The current encoding satisfies items 1,2,4,5, but fails badly on 3. It usually uses 1 byte for each document ID, and (in my test) an average of 2 bytes for each document length. In fact, the byte for the document ID is usually 0, because it’s “difference between document IDs – 1”.
One possibility is just to store the list of document IDs and lengths in fixed-size slots, so that a binary search can be used to find them. This obviously isn’t very compact, but we could restrict a chunk to holding only document IDs with a range of 65535 (and storing the offset from the start, rather than the absolute ID), so we’d need 2 bytes per document ID. We’d probably need to allow at least 3 bytes per document length – documents could well be over 65535 words long, but are unlikely to be over 16.7 million words.
Xapian already has code to encode a list of integers efficiently; this is used for position lists. It requires the list to be unpacked to read it, but has the nice property that if the list is fully compact (ie, all the integers in a range are present with no gaps) it has a very small encoding. In fact, this particular case could be special-cased so that the encoding doesn’t need to be unpacked explicitly. So, we could first store the document IDs in the chunk, as offsets from the initial document ID in the chunk encoded tightly, followed by an array of document lengths, 3 bytes per document length. For fully compact document IDs, the document ID list would encode to an empty list, so we’d use roughly the same amount of space as the current scheme, but we’d be able to binary search through the list of document lengths (and, if the document IDs were compact, this wouldn’t even need the document ID list to be unpacked first). Appending would also be efficient, and so would walking through the list.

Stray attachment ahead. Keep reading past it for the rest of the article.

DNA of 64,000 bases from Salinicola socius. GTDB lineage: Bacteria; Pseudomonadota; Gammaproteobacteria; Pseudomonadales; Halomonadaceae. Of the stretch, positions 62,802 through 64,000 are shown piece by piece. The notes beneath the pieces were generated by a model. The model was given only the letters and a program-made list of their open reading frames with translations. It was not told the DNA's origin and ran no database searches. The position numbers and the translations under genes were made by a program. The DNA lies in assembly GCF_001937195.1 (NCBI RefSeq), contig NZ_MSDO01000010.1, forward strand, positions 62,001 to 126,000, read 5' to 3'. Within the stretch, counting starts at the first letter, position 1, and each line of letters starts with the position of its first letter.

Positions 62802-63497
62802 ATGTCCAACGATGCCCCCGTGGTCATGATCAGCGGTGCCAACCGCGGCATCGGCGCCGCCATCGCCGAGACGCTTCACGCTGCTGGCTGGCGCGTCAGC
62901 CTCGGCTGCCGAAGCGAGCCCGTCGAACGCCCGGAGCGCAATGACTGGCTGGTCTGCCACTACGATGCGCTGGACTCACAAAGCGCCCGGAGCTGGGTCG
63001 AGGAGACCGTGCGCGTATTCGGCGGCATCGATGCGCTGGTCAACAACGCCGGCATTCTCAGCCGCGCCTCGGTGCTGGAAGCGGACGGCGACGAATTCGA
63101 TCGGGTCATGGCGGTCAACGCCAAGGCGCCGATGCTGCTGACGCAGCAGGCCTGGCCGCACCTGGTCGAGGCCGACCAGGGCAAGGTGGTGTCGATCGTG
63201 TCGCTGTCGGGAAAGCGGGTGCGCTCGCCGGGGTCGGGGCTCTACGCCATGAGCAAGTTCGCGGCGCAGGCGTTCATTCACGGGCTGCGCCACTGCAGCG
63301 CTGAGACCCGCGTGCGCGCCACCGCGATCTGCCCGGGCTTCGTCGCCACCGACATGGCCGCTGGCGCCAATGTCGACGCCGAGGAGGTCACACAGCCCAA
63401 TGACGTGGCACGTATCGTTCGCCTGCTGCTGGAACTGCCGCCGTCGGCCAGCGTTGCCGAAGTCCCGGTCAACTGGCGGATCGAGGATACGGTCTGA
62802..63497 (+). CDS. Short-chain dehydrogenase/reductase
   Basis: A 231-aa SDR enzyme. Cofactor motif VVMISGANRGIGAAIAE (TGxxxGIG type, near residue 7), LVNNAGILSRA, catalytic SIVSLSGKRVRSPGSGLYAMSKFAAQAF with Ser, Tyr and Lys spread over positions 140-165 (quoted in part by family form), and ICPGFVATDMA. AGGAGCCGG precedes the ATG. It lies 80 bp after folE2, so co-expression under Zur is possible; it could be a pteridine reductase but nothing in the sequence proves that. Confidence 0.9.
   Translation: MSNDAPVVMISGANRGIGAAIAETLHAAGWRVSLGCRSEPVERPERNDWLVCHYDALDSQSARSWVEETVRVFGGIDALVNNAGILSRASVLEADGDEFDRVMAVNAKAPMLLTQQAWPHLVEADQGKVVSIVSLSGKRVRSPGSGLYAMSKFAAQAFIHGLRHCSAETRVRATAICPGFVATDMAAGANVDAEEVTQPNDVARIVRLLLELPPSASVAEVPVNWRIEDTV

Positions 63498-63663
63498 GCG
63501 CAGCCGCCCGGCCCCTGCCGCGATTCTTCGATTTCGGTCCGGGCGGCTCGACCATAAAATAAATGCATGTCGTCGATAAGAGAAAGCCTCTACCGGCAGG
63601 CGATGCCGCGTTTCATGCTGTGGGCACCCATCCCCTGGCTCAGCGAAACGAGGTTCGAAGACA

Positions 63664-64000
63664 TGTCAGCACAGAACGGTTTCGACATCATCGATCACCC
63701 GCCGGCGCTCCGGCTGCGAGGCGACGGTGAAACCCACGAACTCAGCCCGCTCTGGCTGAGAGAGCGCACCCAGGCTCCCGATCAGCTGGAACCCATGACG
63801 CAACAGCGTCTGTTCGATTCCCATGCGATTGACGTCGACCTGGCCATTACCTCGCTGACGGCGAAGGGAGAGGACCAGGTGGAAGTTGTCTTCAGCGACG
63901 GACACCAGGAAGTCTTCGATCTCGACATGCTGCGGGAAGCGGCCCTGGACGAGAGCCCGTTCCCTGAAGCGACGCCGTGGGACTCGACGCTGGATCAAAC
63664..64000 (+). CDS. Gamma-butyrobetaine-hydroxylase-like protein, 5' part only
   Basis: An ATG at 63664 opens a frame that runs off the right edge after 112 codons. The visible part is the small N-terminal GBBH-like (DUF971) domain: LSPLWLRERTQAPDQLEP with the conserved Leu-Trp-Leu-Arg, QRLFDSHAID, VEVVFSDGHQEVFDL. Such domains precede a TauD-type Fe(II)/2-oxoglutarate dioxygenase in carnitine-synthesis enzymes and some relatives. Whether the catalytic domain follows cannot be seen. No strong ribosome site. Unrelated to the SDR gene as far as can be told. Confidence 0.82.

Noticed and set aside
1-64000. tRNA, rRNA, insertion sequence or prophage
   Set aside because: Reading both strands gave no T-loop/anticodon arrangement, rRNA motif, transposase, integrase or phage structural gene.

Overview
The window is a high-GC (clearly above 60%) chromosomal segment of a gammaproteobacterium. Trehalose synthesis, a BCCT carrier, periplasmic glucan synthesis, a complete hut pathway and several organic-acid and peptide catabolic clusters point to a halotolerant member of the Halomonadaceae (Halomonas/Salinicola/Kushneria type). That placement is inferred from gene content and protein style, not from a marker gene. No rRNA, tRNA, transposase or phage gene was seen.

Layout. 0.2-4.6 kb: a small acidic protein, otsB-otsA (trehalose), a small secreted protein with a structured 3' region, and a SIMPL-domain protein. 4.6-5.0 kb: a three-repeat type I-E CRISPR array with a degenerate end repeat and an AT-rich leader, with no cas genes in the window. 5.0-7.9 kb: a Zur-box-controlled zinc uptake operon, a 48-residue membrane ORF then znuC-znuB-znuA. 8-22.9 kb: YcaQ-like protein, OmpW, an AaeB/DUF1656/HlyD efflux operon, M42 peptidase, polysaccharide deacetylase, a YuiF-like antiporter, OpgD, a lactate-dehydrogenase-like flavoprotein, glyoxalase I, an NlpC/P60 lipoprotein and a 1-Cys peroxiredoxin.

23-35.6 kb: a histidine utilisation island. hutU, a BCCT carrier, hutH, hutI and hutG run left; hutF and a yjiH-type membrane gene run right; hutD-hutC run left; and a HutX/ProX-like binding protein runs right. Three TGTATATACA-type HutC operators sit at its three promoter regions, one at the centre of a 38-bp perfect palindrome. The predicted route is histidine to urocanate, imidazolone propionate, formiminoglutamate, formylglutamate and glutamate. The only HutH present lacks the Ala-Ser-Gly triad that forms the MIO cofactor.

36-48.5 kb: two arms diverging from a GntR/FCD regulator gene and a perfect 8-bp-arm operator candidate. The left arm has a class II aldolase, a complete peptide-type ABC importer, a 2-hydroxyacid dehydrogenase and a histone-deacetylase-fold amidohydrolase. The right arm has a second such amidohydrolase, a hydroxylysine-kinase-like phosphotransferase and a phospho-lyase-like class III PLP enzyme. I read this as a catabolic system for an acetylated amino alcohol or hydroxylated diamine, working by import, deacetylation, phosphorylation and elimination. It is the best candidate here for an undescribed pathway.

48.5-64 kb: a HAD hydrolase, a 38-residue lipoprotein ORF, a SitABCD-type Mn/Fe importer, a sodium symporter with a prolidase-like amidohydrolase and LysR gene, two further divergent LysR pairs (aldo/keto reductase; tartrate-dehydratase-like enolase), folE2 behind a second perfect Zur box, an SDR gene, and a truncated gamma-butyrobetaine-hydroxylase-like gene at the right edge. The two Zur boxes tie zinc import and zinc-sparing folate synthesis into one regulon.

I’m sure we can do better than storing the document lengths in fixed size representation, though. Perhaps we could store a list of bit positions which the document lengths change at, or something. Further thought is required…